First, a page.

A Day to Remember

By Jani Ziedins | Intraday Analysis

Aug 12
S&P500 daily at end of day

S&P500 daily at end of day

End of Day Update:

This was a day traders won’t soon forget. Contagious overseas selling dragged the S&P500 down nearly 1.5% before lunchtime. By itself this was a striking move, but the day was only half over and the second act was even more impressive as we rebounded to close in the green! We’ve grown accustomed to daily moves that measure a quarter of percent in this dull and slow market. We haven’t even moved outside a 5% range all year-long, but somehow we managed to slide across 3% in one day! Amazing.

Unfortunately for many traders this wasn’t the good kind of amazing because it convinced them to trade reactively, a.k.a. sell-low and buy-high. And honestly I cannot fault anyone who was fooled by these dramatic moves. Sometimes the market gets the better of us and this was easily one of those days.

After this move made both bulls and bears look foolish, we are left wondering what comes next. Clearly the selling could have spiraled out of control because nothing shatters confidence like screens filled with red. But supply dried up near 2,050 support and we bounced. This rewarded those that held the dip and Pavlov would tell us they are even less likely to sell the next one. This was yet another example of a market that simply refuses to breakdown. While the obvious interpretation of today’s bullish reversal is, well bullish, nothing in the market is ever that clear-cut.

A breakout above all-time highs is extremely likely given this market’s refusal to breakdown, but emotion is sky-high and chances are this will be anything but a smooth ride. While confident owners are keeping supply tight, it will take a bit of time before recent sellers warm back up to this market. Whether is it lingering fear, or a refusal to admit making a mistake, many of these sellers will stay in cash until prices climb so high they stop fearing a correction and start fearing being left behind. Often we see prices snap back aggressively from extreme oversold levels, but it is hard to claim a 2.5% dip from all-time highs qualifies as extremely oversold. Today’s rebound tells us the path of least resistance is higher, but it will probably continue to be a bumpy ride.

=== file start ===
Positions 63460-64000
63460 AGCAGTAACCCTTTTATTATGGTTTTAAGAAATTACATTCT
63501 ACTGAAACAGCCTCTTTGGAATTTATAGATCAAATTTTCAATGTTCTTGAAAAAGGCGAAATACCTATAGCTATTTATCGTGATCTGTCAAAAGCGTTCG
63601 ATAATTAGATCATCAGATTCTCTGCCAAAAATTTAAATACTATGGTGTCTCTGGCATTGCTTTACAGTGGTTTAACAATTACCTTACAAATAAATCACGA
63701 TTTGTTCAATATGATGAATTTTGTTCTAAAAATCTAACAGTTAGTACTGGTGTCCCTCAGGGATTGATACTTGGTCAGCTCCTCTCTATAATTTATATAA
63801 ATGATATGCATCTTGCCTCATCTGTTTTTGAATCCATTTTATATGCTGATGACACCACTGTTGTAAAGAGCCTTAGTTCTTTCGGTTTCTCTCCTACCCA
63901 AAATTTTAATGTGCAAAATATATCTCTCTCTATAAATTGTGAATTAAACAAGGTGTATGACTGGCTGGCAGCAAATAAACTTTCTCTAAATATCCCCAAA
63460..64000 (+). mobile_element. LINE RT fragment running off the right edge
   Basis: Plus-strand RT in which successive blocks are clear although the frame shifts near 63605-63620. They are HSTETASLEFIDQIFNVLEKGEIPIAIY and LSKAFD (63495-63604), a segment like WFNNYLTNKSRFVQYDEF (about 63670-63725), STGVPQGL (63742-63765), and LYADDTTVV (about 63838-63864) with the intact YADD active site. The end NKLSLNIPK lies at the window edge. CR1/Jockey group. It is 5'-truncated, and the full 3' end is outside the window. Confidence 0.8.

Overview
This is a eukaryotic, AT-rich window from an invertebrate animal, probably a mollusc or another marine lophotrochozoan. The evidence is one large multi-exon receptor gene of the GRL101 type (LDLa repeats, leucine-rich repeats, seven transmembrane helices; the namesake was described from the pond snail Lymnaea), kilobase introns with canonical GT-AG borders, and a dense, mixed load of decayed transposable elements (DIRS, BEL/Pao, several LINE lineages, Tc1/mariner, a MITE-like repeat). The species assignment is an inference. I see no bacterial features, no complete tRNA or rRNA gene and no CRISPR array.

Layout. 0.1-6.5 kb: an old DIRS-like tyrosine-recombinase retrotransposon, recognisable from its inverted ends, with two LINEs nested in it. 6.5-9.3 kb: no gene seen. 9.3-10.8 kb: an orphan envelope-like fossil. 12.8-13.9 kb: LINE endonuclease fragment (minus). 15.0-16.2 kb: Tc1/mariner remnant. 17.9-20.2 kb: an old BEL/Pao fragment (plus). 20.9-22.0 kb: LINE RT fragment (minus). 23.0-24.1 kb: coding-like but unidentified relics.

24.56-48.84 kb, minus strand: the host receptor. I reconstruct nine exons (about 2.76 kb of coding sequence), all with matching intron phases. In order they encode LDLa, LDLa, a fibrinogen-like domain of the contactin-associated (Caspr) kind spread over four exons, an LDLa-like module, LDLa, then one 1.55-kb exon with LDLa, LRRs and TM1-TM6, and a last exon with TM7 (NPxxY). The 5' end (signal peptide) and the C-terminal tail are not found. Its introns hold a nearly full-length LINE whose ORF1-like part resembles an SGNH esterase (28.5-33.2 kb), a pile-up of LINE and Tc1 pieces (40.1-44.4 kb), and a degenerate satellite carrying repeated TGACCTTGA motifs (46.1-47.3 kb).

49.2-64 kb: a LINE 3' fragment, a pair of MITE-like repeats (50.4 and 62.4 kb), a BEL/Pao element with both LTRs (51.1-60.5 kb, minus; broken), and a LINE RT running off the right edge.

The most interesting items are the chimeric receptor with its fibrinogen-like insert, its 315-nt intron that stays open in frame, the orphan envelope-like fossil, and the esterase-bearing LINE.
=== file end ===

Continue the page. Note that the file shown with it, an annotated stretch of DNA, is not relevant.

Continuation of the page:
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About the Author

Jani Ziedins (pronounced Ya-nee) is a full-time investor and writer who has successfully traded stocks and options for more than a decade. He earned a B.S. in Mechanical Engineering from the Colorado School of Mines and an MBA and M.S. Marketing from the University of Colorado Denver. His prior professional experience includes manufacturing engineering at Fortune 500 companies, structural engineering, small business consultant, collegiate instructor, and managing investment real estate. He is now fortunate enough to trade full-time from home, affording him the luxury of spending extra time with his wife and two young children.

DH August 13, 2015

Been watching you awhile. You’re a bull shill. I use you to keep my bear bias tamped. Thank you.

    Jani Ziedins August 13, 2015

    Sounds like someone is letting their bearish bias cloud their view of the market.

Jim Pinkerton August 13, 2015

The SPX has been range-bound since March. I see little reason to think “A breakout above all time highs is extremely likely…” It seems to me that it is just as likely to breakdown to new lows. At some point either the bulls or the bears are going to win. But to guess which one is is just making a “wild ass guess”.

I enjoy your column.

    Jani Ziedins August 13, 2015

    There have been far more reasons for this market to breakdown than go higher. The fact it refuses to go down tells us the path of least resistance is higher. Last year we were a bit extended following a multi-year rally. There are two ways to adjust overbought conditions. One is pulling back. The other is trading sideways. Trading sideways for nine-months reset our overbought condition and is clearing the way for the next rally leg. If rate hikes, Grexits, and China cannot break this market, I cannot imagine what it would take to actually convince owners to sell.

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